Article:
After 10 months of court proceedings, in which the jury dealt with 10,000 documents, the US arm of Bovis has been awarded £27m for unpaid work on the £920m Venetian hotel on the Las Vegas strip.
Sources close to the case said the contractor may end up being awarded between £36.8m and £49.1m, when interest and legal fees are determined at a separate hearing in the next month.
A separate claim by Bovis for up to £11m for work on the second phase of the hotel is on hold in the Nevada court, pending this week's judgment. The contractor is hoping to reach an amicable settlement on this part of the dispute.
Peter Marchetto, president of Bovis' US arm Lehrer McGovern Bovis, which will benefit from the judgment, said: "We are not the type of company to try to settle these type of matters in court, but had no alternative in this situation. We are pleased that the jury has spoken and the verdict in our favour speaks for itself."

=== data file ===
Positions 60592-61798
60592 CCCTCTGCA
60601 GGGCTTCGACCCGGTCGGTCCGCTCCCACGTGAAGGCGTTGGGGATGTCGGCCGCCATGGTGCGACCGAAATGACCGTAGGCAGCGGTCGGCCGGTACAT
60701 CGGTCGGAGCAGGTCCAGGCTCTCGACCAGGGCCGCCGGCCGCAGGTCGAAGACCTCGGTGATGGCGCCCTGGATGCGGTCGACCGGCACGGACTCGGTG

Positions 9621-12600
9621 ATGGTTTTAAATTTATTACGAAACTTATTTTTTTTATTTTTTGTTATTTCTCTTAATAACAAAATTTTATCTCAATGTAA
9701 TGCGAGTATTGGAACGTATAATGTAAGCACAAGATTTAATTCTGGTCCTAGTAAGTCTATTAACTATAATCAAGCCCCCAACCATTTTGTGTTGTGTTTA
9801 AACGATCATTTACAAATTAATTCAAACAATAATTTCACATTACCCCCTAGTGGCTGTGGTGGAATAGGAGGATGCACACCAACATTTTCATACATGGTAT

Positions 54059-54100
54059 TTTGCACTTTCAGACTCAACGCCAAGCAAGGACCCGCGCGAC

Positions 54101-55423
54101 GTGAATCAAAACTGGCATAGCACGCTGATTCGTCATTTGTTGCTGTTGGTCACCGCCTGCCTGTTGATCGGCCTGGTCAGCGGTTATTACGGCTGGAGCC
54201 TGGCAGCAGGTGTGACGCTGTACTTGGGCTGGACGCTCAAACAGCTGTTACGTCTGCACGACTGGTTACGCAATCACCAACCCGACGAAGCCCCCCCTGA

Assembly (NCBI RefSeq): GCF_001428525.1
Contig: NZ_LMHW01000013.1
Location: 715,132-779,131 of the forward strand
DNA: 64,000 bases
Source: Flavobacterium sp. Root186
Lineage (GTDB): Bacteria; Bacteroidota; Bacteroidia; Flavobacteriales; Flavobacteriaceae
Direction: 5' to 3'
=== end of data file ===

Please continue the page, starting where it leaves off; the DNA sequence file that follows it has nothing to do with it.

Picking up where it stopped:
The 3000-room Venetian was the biggest hotel in the world under construction at the end of the 1990s.
The verdict of the jury in our favour speaks for itself
Bovis’ US boss Peter Marchetto
The jury of eight at the Clark County district court said Lehrer McGovern Bovis was entitled to the damages after the longest civil court action in the history of Nevada. The legal costs for Bovis alone are thought to be up to £12m.
The jury also recommended that Bovis pay Venetian £1.4m to compensate for defects.
Judge James Brennan set out the decision in a 46-page summary. He will enter a formal verdict later, when the Venetian hotel will consider whether it should appeal to the Nevada supreme court.
The parties accused each other of breach of contract. The Venetian said that construction delays had led to the hotel opening three weeks late in May 1999, causing damage to the hotel's reputation and loss of income. It sought £123.6m damages.
Bovis wanted £59.6m for unpaid work, claiming that the delays had been caused by late alterations ordered by the Venetian.